Encore has support for RESTful APIs and lets you easily define resource-oriented API URLs, parse parameters out of them, and more.

To create a REST API, start by defining an endpoint and specify the method and path fields in the //encore:api comment. (Learn more in the API schemas guide.)

To specify a placeholder variable, use :name and add a function parameter with the same name to the function signature. Encore parses the incoming request URL and makes sure it matches the type of the parameter.

For example, if you want to have a GetBlogPost endpoint that takes a numeric id as a parameter:

// GetBlogPost retrieves a blog post by id. //encore:api public method=GET path=/blog/:id func GetBlogPost(ctx context.Context, id int) (*BlogPost, error) { // Use id to query database... }

You can also combine path parameters with body payloads. For example, if you want to have an UpdateBlogPost endpoint:

// UpdateBlogPost updates an existing blog post by id. //encore:api public method=PUT path=/blog/:id func UpdateBlogPost(ctx context.Context, id int, post *BlogPost) error { // Use `post` to update the blog post with the given id. }
Take care

You cannot define paths that conflict with each other, including paths where the static part can be mistaken for a parameter, e.g both /blog and /blog/:id would conflict with /:username.

As a rule of thumb, try to place path parameters at the end of the path and prefix them with the service name, e.g:

GET /blog/posts GET /blog/posts/:id GET /user/profile/:username GET /user/me

Query parameters

When fetching data with GET endpoints, it's common to receive additional parameters for optional behavior, like filtering a list or changing the sort order.

When you use a struct type as the last argument in the function signature, Encore automatically parses these fields from the HTTP query string (for the GET, HEAD, and DELETE methods).

For example, if you want to have a ListBlogPosts endpoint:

type ListParams struct { Limit uint // number of blog posts to return Offset uint // number of blog posts to skip, for pagination } type ListResponse struct { Posts []*BlogPost } //encore:api public method=GET path=/blog func ListBlogPosts(ctx context.Context, opts *ListParams) (*ListResponse, error) { // Use limit and offset to query database... }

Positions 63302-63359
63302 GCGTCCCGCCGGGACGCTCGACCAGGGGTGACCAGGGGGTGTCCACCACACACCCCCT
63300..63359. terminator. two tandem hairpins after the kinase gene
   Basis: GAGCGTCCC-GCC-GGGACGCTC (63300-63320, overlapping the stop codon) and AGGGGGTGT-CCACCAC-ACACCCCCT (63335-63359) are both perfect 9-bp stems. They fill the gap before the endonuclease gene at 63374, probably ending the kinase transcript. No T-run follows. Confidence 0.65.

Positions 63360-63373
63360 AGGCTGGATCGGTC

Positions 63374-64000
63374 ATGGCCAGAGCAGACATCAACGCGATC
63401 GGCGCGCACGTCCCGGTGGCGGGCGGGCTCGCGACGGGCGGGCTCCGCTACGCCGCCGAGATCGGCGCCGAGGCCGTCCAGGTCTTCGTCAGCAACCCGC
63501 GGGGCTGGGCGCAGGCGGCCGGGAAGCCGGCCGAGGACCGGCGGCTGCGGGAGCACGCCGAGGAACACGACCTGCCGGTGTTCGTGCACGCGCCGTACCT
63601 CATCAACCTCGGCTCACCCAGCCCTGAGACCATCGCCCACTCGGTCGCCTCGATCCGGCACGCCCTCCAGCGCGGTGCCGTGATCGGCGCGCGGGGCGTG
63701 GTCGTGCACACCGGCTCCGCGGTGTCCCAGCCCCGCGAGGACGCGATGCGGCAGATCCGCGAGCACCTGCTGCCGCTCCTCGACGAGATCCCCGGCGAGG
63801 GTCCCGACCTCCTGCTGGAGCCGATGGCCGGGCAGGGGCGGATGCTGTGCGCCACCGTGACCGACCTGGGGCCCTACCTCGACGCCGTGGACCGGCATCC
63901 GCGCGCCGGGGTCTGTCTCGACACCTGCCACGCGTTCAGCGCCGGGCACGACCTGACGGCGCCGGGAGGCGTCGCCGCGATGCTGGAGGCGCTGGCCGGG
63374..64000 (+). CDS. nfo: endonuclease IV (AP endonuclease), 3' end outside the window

This could then be queried as /blog?limit=10&offset=20.

Query parameters are more limited than structured JSON data, and can only consist of basic types (string, bool, integer and floating point numbers), Encore's UUID types, and slices of those types.

Raw endpoints

In case you need to operate at a lower abstraction level, Encore supports defining raw endpoints that let you access the underlying HTTP request. This is often useful for things like accepting webhooks.

To define a raw endpoint, change the //encore:api annotation and function signature like so:

package service import "net/http" // Webhook receives incoming webhooks from Some Service That Sends Webhooks. //encore:api public raw func Webhook(w http.ResponseWriter, req *http.Request) { // ... operate on the raw HTTP request ... }

Like any other Encore API endpoint, once deployed this will be exposed at the URL:
https://<env>-<app-id> Just like regular endpoints, raw endpoints support the use of :id and *wildcard segments.

Experienced Go developers will have already noted this is just a regular Go HTTP handler. (See the net/http documentation for how Go HTTP handlers work.)

Learn more about receiving webhooks and using WebSockets in the receiving regular HTTP requests guide.

Calling APIs

Calling an API endpoint looks like a regular function call with Encore. Import the service package as a regular Go package using import "" and then call the API endpoint like a regular function. Encore will then automatically generate the necessary boilerplate at compile-time.

In the example below, we import the service package hello and call the Ping endpoint using a function call to hello.Ping.

import "" // import service //encore:api public func MyOtherAPI(ctx context.Context) error { resp, err := hello.Ping(ctx, &hello.PingParams{Name: "World"}) if err == nil { log.Println(resp.Message) // "Hello, World!" } return err }

This means your development workflow is as simple as building a monolith, even if you use multiple services. You get all the benefits of function calls, like compile-time checking of all the parameters and auto-completion in your editor, while still allowing the division of code into logical components, services, and systems.

Then when building your application, Encore uses static analysis to parse all API calls and compiles them to proper API calls.

Current Request

By using Encore's current request API you can get meta-information about the current request. Including the type of request, the time the request started, the service and endpoint called and the path which was called on the service.

For more information, see the metadata documentation.